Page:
2. They lack mature rotary chewing skills.
  3. They lack tongue lateralization to move the food to the molars for chewing and to maintain control of the food in the mouth.
  4. They have front teeth that can bite off a big piece but lack the other skills to manage it.
  5. They have poor oral control and coordination.
  6. They have poor safety awareness and may engage in running, playing, laughing, yelling and/or talking with food in the mouth.
  7. They are impulsive and may have dangerous eating behaviors, like shoveling or stuffing food into their mouth in large bites/mouthfuls.
  8. The anatomy is different in an infant and toddler, with more narrow airways and the larynx and airway is higher in the neck, right behind the tongue base.

Isn’t it interesting that many of these reasons for choking (except for #8) can be applied to other populations of people at risk for choking (e.g., people who have had strokes; the frail elderly; people with cognitive impairment, traumatic brain injury and dementia; people with mental illnesses; and people with developmental disabilities – to name a few).

 

All that said, if choking is at all a risk, the bite-sized pieces of a transitional food could be presented in 1.5cm size bites for adults and 8mm size bites for children, per IDDSI. (Keep in mind the average adult male airway is 21.5mm and the average adult female airway is 17mm. Whereas the average pediatric airway is 8mm and the infant airway is 6.5mm.) Bite-sizes larger than these measurements would pose a greater choking risk.

The American Academy of Pediatrics (AAP) recommends that children can start these first finger foods (transitional foods) when they can:

  • Sit up without support and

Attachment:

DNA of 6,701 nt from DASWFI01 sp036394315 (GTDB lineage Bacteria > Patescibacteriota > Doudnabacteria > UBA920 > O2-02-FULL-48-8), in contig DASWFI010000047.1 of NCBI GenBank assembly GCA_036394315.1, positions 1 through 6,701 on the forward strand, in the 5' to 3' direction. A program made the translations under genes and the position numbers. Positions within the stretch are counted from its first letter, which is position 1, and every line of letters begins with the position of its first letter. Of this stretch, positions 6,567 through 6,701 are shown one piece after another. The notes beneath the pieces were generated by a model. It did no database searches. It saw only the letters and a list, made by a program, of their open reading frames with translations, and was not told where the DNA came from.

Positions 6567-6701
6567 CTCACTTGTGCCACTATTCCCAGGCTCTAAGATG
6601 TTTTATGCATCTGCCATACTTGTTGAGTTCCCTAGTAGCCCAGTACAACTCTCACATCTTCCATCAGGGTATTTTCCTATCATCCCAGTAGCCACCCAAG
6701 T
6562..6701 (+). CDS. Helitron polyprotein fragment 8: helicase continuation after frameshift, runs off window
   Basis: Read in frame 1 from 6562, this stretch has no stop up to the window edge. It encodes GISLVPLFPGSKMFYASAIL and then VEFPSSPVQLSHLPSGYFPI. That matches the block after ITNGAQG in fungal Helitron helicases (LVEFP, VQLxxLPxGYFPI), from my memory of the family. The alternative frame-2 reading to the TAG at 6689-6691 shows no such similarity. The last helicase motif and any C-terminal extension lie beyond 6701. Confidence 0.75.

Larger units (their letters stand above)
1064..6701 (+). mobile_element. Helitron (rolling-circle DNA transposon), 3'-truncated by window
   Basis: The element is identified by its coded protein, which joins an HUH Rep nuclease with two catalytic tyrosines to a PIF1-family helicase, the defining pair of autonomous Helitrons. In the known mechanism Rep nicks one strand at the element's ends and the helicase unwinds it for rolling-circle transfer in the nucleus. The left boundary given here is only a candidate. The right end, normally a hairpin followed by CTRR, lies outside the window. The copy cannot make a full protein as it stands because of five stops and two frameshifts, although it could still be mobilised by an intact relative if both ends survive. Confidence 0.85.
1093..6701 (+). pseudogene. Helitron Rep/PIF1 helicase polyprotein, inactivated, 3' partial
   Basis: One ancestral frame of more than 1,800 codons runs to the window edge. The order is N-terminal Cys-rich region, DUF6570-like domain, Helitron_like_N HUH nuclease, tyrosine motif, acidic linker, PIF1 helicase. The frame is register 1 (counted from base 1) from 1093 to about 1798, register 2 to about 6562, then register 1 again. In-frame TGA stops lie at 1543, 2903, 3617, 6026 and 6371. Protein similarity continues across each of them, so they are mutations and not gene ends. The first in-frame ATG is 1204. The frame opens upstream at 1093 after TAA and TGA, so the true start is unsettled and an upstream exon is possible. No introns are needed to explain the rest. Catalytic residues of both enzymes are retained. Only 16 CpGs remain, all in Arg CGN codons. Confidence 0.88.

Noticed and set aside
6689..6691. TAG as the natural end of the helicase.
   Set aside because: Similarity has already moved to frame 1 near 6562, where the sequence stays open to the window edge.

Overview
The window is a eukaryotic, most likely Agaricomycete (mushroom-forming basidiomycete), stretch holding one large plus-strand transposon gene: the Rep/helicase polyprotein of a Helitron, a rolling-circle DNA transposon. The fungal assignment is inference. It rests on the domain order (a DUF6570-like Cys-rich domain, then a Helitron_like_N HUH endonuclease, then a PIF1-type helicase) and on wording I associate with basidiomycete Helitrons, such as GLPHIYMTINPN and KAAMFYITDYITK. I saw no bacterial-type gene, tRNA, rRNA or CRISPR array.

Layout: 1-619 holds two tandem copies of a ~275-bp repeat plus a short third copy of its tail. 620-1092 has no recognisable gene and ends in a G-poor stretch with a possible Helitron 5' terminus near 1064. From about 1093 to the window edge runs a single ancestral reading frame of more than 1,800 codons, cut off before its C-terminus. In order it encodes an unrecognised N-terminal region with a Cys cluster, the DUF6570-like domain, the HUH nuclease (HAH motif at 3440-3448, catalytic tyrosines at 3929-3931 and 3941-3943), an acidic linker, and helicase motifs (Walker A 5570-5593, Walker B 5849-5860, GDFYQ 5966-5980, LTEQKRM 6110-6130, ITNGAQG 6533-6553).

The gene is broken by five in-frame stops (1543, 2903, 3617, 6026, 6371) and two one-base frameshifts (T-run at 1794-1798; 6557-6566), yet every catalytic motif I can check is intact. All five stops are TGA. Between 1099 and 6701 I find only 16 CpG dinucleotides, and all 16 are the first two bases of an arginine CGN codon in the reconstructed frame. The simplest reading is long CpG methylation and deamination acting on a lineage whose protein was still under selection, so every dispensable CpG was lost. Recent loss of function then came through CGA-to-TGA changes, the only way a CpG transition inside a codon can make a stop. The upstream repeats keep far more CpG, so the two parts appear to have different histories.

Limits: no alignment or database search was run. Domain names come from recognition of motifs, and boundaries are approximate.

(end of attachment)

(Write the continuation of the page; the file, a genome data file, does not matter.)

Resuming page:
• Bring their hands to their mouth, which usually is around
  • 9 months (with wide variability).

It was great to see that Awadalla and colleagues (2018) stressed the importance of introducing a varied diet of early finger foods by 10 months (for typically developing infants) in order for infants to gain important oral-motor skills that are precursors to chewing (Awadalla, et al. cited research by Delany & Arvedson, 2008).

However, buyer-beware!

Test your transitional food or first finger food item for patient safety

We are all told that hot dogs, grapes, raw carrots, hard candy and small toys are major chokables. However, when a product is specifically marketed to your baby, how are you to know that it could cause choking?! Since many products do not have rigorous testing standards, you need to be the food tester before you give something new to your loved one (this applies to babies through geriatrics).

AAP recommends that first finger foods should be:

  1. Soft,
  2. Easy to swallow, and
  3. Cut into small pieces.

That is a little too general, right?

Fortunately, you can test the items yourself and analyze them for safety as discussed in Part 1.

Awadalla and colleagues (2018) did just that. Their research turned 41 members of the pediatric team at Cohen Children’s Medical Center of New York into food testers. They examined 9 products marketed as appropriate for first finger foods. These products were General Mills Cheerios and 8 items from Gerber (Fruit and Veggie Melts, Yogurt Melts, Apple Pickups, Carrot Pickups, Lil’ Crunchies, Wagon Wheels, Arrowroot Cookies, and Puffs. All items were tested “fresh” out of the box and “exposed” after being left out for one hour. (How about after being in the diaper bag all day!)